The dog days of summer. A time for reflection, a time to think.
I posed the question “what’s on your mind” to the following FCPA practitioners and below are their responses.
Philip Rohlik (Debevoise & Plimpton – Hong Kong)
“While I have been working on Asian related FCPA matters for more than seven years, I moved to the region two years ago. Living here and interacting with local employees in situations other than investigations has given me a different perspective of the cost and difficulties associated with compliance.
Facilitating payments and transnational legal regimes that seek to bar them are on my mind. While it is correct and easy to say that ethical multinational corporations should not give in to the petty extortion that characterizes facilitation payments, the issue is not so simple when looked at from the reality of an employee in a high-risk jurisdiction — the kind of employee who recently asked me for advice on “how do I make the police go away?” when they visit the second or third week of every month (about the time their last month’s paycheck runs out). It is easy for a compliance officer or lawyer who encounters random government officials on his or her way to or from the airport to make full use of the ICC’s Resist handbook. Local (and, let’s face it, not that well paid) employees who must deal with specific officials on a regular basis are in a different situation especially if they have no desire to test the limits of “imminent physical harm.”
When laws impose vicarious or respondeat superior liability, situations to which the law applies should not be determined from the abstract perspective of a corporation but from the realities faced by the company’s employees. Is the fight against corruption really furthered by having zero tolerance policies for facilitation payments at the corporate level, but local employees very rationally believing that such grand pronouncements leave them in a situation that will either (i) make their life very difficult or (ii) force them to circumvent internal controls in order to make the payment (thereby creating a potential mechanism for more nefarious payments)? In this respect, the U.S. law that exempts facilitating payments from the anti-bribery provisions of the FCPA may be less anachronistic than it is often made out to be.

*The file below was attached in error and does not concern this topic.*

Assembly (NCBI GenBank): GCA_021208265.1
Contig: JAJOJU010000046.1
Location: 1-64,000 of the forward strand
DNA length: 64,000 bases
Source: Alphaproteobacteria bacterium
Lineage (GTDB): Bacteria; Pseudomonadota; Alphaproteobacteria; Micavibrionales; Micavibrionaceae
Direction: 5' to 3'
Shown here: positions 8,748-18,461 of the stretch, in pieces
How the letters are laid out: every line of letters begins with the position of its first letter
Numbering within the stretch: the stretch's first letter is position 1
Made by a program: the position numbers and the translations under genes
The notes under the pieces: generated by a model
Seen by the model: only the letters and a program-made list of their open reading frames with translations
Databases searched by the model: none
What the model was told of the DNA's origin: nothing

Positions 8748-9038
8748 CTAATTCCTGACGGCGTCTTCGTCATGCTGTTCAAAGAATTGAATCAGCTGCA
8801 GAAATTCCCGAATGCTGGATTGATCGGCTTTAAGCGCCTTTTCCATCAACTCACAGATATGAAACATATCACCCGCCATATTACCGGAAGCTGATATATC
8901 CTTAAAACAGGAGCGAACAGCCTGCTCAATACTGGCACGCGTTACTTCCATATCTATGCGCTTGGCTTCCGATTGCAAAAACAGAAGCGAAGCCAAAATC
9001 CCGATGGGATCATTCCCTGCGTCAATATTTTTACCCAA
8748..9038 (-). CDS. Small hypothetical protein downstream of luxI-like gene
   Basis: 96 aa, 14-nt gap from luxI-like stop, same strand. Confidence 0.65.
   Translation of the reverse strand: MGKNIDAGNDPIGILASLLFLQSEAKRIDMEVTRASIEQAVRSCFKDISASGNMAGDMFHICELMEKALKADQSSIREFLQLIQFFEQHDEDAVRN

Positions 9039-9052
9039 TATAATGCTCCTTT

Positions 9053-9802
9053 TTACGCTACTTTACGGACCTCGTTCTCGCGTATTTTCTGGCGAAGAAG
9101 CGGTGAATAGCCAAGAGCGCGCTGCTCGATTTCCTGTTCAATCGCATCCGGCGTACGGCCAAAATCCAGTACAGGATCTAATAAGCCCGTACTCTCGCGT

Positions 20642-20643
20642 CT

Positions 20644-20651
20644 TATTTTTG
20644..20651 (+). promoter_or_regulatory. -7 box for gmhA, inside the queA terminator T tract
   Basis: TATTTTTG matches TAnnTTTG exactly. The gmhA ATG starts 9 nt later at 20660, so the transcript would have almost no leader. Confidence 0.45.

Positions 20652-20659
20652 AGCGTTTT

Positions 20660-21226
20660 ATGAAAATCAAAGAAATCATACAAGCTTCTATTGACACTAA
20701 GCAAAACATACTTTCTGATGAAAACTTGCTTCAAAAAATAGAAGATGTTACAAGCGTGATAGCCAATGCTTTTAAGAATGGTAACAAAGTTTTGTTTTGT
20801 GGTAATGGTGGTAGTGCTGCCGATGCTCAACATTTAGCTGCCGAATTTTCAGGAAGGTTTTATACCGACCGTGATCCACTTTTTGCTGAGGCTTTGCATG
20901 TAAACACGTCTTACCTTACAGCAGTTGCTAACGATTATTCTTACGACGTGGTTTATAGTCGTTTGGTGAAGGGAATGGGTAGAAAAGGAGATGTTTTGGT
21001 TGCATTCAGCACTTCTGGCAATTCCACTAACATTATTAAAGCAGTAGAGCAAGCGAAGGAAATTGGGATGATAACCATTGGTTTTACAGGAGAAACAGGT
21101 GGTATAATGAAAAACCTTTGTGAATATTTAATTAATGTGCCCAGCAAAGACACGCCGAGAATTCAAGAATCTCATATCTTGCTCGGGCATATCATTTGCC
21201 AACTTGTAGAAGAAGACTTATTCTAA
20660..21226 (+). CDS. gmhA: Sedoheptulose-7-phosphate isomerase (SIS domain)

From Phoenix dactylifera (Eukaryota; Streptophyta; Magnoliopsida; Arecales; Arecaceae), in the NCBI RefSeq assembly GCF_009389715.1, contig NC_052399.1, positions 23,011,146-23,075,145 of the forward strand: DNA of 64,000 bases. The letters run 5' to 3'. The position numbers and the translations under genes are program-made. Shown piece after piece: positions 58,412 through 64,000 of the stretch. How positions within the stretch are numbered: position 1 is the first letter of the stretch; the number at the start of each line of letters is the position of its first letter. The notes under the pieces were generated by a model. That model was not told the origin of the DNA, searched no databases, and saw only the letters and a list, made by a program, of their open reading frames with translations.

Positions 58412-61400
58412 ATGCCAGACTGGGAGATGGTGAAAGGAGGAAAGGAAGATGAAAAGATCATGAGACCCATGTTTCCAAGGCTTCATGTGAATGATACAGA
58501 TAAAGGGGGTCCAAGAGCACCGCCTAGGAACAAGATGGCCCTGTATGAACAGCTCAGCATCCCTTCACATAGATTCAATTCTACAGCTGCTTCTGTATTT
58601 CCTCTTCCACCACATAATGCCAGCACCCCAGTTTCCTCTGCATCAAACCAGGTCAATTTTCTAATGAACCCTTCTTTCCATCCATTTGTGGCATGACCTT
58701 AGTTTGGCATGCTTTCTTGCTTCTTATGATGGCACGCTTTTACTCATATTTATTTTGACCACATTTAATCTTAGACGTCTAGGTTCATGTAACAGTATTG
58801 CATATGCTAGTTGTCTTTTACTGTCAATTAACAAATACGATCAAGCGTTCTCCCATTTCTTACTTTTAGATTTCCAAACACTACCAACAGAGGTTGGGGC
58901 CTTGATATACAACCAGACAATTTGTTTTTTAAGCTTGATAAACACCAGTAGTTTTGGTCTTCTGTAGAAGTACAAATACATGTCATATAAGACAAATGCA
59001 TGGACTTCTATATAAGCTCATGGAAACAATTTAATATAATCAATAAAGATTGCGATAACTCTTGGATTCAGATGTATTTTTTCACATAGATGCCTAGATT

Also often on my mind is third party due diligence. Right now, one of our concerns is attending to our clients’ needs for right-sizing third party due diligence. Businesses are concerned that the continued lack of clarity from regulators as to the required steps results in excessive cost and a misallocation of compliance resources. While some third parties deserve thorough diligence, how much diligence is due other third-parties? Is a basic questionnaire and (the often-not-inexpensive) outsourcing of a public records check sufficient? What if such checks are almost always inconclusive in countries with limited public records? Do they just become inefficient box ticking? We are actively working with both clients as well as due diligence firms providing cloud-based and world-wide investigative services to help get these costs under control. Among the solutions we are working on are greater use of in-house information. If there are adequate internal controls on the evaluation of in-house experience with a third party, we believe that the greater use of on-hand information to evaluate third parties can be a real cost-saver. Doing so would free up resources for other compliance tasks as well as improve the client’s bottom line.”
John Rupp (Covington & Burling – London)